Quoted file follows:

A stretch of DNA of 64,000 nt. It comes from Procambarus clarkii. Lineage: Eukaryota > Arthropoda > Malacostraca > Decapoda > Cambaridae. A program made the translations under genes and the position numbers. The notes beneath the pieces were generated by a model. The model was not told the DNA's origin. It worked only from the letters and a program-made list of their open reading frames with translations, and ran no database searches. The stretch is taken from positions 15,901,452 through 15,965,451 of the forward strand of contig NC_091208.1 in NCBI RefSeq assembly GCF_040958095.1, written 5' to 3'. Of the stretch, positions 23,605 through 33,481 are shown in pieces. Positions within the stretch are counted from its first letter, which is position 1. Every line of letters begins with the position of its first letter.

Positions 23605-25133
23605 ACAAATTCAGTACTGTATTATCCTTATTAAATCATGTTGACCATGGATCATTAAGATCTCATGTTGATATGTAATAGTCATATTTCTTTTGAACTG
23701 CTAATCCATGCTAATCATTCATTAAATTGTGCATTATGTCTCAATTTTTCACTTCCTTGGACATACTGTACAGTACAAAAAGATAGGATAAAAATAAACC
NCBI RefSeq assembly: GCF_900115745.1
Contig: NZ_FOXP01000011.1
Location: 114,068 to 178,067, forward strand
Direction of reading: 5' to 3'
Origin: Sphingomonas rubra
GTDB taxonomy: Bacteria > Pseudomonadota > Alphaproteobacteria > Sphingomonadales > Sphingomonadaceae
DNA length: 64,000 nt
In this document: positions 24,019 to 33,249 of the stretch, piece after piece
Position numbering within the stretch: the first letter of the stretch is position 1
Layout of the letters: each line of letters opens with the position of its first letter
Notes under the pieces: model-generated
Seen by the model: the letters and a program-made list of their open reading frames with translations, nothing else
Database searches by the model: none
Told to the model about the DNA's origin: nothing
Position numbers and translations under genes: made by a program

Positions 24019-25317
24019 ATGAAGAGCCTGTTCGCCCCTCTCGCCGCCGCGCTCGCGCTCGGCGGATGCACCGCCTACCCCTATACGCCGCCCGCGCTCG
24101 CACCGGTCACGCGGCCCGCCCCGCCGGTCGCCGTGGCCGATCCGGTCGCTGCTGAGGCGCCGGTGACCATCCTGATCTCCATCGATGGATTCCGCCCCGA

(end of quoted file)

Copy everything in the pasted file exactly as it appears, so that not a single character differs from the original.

A stretch of DNA of 64,000 nt. It comes from Procambarus clarkii. Lineage: Eukaryota > Arthropoda > Malacostraca > Decapoda > Cambaridae. A program made the translations under genes and the position numbers. The notes beneath the pieces were generated by a model. The model was not told the DNA's origin. It worked only from the letters and a program-made list of their open reading frames with translations, and ran no database searches. The stretch is taken from positions 15,901,452 through 15,965,451 of the forward strand of contig NC_091208.1 in NCBI RefSeq assembly GCF_040958095.1, written 5' to 3'. Of the stretch, positions 23,605 through 33,481 are shown in pieces. Positions within the stretch are counted from its first letter, which is position 1. Every line of letters begins with the position of its first letter.

Positions 23605-25133
23605 ACAAATTCAGTACTGTATTATCCTTATTAAATCATGTTGACCATGGATCATTAAGATCTCATGTTGATATGTAATAGTCATATTTCTTTTGAACTG
23701 CTAATCCATGCTAATCATTCATTAAATTGTGCATTATGTCTCAATTTTTCACTTCCTTGGACATACTGTACAGTACAAAAAGATAGGATAAAAATAAACC
NCBI RefSeq assembly: GCF_900115745.1
Contig: NZ_FOXP01000011.1
Location: 114,068 to 178,067, forward strand
Direction of reading: 5' to 3'
Origin: Sphingomonas rubra
GTDB taxonomy: Bacteria > Pseudomonadota > Alphaproteobacteria > Sphingomonadales > Sphingomonadaceae
DNA length: 64,000 nt
In this document: positions 24,019 to 33,249 of the stretch, piece after piece
Position numbering within the stretch: the first letter of the stretch is position 1
Layout of the letters: each line of letters opens with the position of its first letter
Notes under the pieces: model-generated
Seen by the model: the letters and a program-made list of their open reading frames with translations, nothing else
Database searches by the model: none
Told to the model about the DNA's origin: nothing
Position numbers and translations under genes: made by a program

Positions 24019-25317
24019 ATGAAGAGCCTGTTCGCCCCTCTCGCCGCCGCGCTCGCGCTCGGCGGATGCACCGCCTACCCCTATACGCCGCCCGCGCTCG
24101 CACCGGTCACGCGGCCCGCCCCGCCGGTCGCCGTGGCCGATCCGGTCGCTGCTGAGGCGCCGGTGACCATCCTGATCTCCATCGATGGATTCCGCCCCGA